GOPer: Lawmakers Should ‘Absolutely’ Cut Down On Town Halls After Shooting

Rep. Lou Barletta, R-Pa. takes part in a news conference on Capitol Hill in Washington, Friday, Sept. 23, 2011. (AP Photo/Susan Walsh)

Rep. Lou Barletta (R-PA) on Wednesday said members of Congress should “absolutely” cut down on public events in the wake of a shooting at Republican lawmakers’ baseball practice that left six people injured, including Senate Majority Whip Steve Scalise (R-LA), who remains in critical condition.

“Do you think that for now members of Congress and the Senate should curtail that kind of activity until perhaps we agree that we need to be more civil?” Pennsylvania radio station WILK’s host Sue Henry asked Barletta, as flagged by CNN’s KFILE.

“I think absolutely,” Barletta replied. “There’s no question.”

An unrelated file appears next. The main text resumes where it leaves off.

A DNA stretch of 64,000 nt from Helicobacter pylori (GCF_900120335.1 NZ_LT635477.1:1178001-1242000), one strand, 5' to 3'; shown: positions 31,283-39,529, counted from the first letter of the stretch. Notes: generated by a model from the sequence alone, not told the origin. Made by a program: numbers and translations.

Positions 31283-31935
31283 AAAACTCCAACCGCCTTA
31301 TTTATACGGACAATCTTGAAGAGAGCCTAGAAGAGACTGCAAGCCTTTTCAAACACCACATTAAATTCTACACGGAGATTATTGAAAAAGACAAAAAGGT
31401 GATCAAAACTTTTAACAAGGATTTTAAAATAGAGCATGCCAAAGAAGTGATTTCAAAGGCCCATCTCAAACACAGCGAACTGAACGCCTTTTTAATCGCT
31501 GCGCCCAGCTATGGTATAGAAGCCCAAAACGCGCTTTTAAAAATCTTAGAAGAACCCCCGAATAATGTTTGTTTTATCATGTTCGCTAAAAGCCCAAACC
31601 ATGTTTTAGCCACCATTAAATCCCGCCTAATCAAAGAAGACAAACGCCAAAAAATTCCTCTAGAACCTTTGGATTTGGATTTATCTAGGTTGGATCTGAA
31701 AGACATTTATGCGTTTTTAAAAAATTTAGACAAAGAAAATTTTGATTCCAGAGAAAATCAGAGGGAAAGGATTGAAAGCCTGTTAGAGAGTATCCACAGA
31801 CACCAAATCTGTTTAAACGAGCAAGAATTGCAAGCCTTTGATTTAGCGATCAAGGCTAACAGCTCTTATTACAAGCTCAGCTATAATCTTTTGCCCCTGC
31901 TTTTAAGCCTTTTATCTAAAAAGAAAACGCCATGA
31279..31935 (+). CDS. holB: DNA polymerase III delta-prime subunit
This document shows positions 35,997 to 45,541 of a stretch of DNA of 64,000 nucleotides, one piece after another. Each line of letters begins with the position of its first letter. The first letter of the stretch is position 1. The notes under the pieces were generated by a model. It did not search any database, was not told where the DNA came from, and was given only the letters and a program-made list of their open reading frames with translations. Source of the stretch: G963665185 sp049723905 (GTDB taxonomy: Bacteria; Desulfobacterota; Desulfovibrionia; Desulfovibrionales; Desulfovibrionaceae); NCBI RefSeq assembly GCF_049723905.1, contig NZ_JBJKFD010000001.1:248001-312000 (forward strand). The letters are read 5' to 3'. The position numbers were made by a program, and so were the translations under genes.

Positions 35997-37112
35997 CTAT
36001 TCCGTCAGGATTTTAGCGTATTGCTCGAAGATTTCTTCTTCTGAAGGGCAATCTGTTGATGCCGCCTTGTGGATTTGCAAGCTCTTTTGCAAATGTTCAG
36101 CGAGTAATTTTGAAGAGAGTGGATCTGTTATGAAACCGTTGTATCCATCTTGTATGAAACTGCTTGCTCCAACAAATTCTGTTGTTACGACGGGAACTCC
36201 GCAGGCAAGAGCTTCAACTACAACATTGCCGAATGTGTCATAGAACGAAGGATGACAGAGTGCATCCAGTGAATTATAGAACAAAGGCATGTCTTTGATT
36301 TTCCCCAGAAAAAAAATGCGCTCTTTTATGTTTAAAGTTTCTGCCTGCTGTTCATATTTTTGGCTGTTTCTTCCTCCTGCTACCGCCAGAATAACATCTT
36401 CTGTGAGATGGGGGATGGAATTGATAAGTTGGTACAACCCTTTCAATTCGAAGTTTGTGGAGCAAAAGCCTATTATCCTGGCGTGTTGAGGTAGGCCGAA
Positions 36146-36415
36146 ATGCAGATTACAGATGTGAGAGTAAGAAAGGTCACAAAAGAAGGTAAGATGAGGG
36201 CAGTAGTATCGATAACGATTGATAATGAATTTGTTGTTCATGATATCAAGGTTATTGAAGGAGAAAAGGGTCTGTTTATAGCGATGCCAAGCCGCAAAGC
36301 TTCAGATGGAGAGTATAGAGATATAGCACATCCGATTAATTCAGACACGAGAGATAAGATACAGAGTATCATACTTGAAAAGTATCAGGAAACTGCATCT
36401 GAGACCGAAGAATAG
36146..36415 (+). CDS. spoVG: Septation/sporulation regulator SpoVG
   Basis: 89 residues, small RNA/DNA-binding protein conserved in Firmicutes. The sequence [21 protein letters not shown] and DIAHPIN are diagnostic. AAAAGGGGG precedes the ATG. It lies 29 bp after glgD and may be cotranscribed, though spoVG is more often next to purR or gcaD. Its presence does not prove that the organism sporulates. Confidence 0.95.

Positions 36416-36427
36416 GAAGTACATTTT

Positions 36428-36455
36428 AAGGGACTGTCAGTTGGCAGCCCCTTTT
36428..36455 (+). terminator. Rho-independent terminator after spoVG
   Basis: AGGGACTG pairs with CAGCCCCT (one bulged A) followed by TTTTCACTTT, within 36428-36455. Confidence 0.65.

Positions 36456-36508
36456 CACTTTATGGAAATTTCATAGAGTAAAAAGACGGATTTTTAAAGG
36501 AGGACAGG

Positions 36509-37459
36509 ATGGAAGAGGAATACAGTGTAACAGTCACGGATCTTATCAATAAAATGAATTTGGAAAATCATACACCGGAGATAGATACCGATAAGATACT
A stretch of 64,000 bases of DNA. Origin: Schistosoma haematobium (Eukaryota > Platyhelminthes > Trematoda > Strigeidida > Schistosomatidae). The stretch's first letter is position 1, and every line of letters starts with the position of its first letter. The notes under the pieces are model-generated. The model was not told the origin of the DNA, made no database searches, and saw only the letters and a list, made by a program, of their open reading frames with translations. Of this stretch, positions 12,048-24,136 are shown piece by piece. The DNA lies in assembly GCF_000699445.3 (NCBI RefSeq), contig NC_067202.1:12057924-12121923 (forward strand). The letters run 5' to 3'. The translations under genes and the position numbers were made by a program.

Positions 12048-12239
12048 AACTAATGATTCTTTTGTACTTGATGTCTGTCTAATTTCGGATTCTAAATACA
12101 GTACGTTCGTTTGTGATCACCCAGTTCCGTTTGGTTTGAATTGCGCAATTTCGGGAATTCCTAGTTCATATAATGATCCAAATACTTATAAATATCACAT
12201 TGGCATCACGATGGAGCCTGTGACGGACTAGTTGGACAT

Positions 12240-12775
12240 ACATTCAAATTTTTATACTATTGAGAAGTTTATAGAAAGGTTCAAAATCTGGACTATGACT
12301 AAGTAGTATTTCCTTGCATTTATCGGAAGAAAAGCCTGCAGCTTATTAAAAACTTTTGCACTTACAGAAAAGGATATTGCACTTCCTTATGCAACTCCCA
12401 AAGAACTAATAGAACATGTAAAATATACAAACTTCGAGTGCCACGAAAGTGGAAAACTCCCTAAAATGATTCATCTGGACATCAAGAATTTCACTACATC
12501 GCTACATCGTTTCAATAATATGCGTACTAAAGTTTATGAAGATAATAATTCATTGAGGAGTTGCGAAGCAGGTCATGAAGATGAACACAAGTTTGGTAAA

Barletta said he has “been at the end of some of those town halls where the police had to carry people out.”

“You get concerned not only for your own safety but for the safety of the people who are there,” he said. “Even if you have an opposing opinion, that’s great, that’s what these events are for, but there’s a level, you know, when people cross a line to actually inciting other people and when individual safety becomes an issue, well, then the purpose of doing it is lost.”

Barletta said he believes town halls have “become such, really, just targets for people to try to incite other people.”

“It’s not good,” he said.

Republican members of Congress have faced contentious town halls since President Donald Trump’s inauguration, where constituents have questioned them about everything from the Republican plan to repeal and replace Obamacare to whether they are willing to act as a check on Trump’s executive authority.

Many lawmakers have reduced the number of public events they attend, in one case prompting a Democratic representative to offer to hold town halls on his Republican counterpart’s behalf to explain the policies to the constituents he claimed are calling his office instead.

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